JpGU-AGU Joint Meeting 2020

Presentation information

[E] Oral

P (Space and Planetary Sciences ) » P-PS Planetary Sciences

[P-PS06] Science of Venus: Venus Express, Akatsuki, and beyond

convener:Takehiko Satoh(Institute of Space and Astronautical Science, Japan Aerospace Exploration Agency), Kevin McGouldrick(University of Colorado Boulder), Hideo Sagawa(Kyoto Sangyo University), Thomas Widemann(Observatoire De Paris)

[PPS06-06] VERITAS: Discovering the Secrets of a Lost Habitable World

★Invited Papers

*Suzanne E Smrekar1 (1.Jet Propulsion Laboratory)

Keywords:Venus, Mission, Habitability, Geophysics, Radar, spectroscopy

Magellan almost 30 years ago along with the Venus Express and Akatsuki missions to Venus have done much to elucidate to geologic and atmospheric processes operating at Venus. Yet, basic questions remain informed by these prior investigations about the most Earth-like planet in terms of size, bulk composition, and stellar energy. Answers to these questions for Venus have profound implications beyond Venus to understanding how rocky planets evolve and what makes them habitable.

Geologic processes on Venus are a missing link for rocky planet evolution. Its present condition is a geodynamic analog for early Earth, when the lithosphere was hotter and thinner, plate tectonics began, and life emerged. In turn, plate tectonics led to continent formation. Earth no longer retains a clear record of how these processes began, but Venus may have active subduction—the necessary first step to initiate plate tectonics. Venus is the control case to Earth for determining what conditions give rise to these fundamental processes, thus enabling their prediction for exoplanets.

The proposed VERITAS (Venus Emissivity, Radio science, InSAR, Topography, And Spectroscopy) mission to the NASA Discovery 2019 is structured around 18 science questions designed to understand the processes that led to Venus’ current geologic state and determine what processes are geologically active. VERITAS is equipped with an interferometric synthetic aperture radar to acquire high resolution imagery and topography as well as make repeat pass interferometric deformation measurements. It is also equipped with a near IR spectral imager with optimized spectral bands for observing the surface of Venus that supports the determination of igneous rock type and the search for active and recent volcanism. The low Venus orbit of the VERIATS spacecraft supports major improvements in the determination of the Venus gravity field as well as determination of the tidal Love number and phase lag leading to a refined understanding of the Venus interior and assessment of core size and state. This talk provides an overview of its science objectives, measurements and mission profile.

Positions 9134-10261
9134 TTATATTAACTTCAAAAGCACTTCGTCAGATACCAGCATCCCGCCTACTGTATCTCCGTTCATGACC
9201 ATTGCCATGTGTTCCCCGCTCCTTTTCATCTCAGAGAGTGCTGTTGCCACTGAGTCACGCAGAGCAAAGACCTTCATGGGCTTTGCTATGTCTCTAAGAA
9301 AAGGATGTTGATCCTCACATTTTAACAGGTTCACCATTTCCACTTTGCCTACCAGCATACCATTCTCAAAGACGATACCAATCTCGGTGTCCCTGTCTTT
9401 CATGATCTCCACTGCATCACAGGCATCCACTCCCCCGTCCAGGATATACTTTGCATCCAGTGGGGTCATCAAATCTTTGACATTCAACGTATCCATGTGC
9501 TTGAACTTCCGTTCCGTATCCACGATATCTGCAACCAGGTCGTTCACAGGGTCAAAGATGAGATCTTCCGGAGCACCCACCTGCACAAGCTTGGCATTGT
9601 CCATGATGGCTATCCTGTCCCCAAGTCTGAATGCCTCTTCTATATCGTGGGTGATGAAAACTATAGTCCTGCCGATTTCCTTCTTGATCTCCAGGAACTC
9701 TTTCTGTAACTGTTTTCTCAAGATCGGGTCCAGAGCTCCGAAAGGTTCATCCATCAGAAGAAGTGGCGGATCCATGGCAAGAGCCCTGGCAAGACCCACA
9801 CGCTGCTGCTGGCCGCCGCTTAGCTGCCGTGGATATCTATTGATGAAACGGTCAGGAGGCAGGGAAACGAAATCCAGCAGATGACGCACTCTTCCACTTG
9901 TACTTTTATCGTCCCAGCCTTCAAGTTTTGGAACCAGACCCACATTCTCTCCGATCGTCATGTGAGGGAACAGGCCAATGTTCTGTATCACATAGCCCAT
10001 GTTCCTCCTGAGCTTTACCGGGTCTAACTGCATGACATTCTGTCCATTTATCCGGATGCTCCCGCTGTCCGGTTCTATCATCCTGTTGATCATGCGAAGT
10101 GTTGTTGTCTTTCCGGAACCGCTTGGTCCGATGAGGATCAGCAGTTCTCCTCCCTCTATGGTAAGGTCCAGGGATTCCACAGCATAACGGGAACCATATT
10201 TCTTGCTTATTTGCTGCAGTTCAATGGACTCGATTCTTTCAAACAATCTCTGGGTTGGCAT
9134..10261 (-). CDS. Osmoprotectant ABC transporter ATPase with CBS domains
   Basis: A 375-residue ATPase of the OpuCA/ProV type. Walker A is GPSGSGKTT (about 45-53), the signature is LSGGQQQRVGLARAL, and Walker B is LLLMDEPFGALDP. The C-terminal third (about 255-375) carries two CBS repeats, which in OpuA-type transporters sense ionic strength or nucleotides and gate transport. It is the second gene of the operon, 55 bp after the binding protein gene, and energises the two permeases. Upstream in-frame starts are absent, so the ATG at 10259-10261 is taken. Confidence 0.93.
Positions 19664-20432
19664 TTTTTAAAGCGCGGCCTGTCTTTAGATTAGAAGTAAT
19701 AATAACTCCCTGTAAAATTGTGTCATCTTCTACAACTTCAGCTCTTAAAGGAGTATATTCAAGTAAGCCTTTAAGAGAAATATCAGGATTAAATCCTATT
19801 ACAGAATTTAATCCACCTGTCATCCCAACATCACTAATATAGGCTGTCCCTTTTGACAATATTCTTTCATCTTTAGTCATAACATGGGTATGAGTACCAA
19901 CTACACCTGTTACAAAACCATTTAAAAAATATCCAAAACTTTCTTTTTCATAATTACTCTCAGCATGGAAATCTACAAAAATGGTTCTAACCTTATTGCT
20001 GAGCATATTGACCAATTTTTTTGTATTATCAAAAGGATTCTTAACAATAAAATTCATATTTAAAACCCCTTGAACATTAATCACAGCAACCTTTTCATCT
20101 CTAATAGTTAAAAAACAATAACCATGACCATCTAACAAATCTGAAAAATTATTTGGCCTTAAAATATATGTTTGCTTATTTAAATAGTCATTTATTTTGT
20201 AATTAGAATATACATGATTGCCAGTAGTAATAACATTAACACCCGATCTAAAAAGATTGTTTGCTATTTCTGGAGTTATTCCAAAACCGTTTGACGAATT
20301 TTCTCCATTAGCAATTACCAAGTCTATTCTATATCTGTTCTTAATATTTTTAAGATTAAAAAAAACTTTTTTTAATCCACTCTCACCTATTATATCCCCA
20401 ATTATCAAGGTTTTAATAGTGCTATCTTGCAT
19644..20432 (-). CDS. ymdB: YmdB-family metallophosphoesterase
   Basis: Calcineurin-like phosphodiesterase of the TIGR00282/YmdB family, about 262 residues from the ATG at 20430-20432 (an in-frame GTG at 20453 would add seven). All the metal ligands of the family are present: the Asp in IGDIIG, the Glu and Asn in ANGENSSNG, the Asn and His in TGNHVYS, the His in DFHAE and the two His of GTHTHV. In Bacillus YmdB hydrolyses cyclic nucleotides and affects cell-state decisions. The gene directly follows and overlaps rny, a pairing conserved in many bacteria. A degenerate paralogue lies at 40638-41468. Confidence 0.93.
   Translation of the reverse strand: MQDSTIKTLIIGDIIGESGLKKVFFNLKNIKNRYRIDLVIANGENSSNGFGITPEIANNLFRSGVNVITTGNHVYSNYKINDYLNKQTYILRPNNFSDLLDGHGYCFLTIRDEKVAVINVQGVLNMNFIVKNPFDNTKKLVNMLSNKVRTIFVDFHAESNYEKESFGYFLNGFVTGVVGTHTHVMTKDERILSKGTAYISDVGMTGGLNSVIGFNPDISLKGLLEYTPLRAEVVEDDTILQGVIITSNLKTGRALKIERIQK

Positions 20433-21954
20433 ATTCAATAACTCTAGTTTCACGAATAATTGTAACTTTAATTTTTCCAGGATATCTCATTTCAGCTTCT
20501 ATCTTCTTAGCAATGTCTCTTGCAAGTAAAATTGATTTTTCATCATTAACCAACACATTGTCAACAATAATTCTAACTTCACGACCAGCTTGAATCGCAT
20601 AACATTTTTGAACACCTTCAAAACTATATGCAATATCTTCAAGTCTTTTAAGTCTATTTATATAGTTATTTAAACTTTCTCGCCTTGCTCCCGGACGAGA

This research was partially conducted at the Jet Propulsion Laboratory, California Institute of Technology, under contract with the National Aeronautics and Space Administration.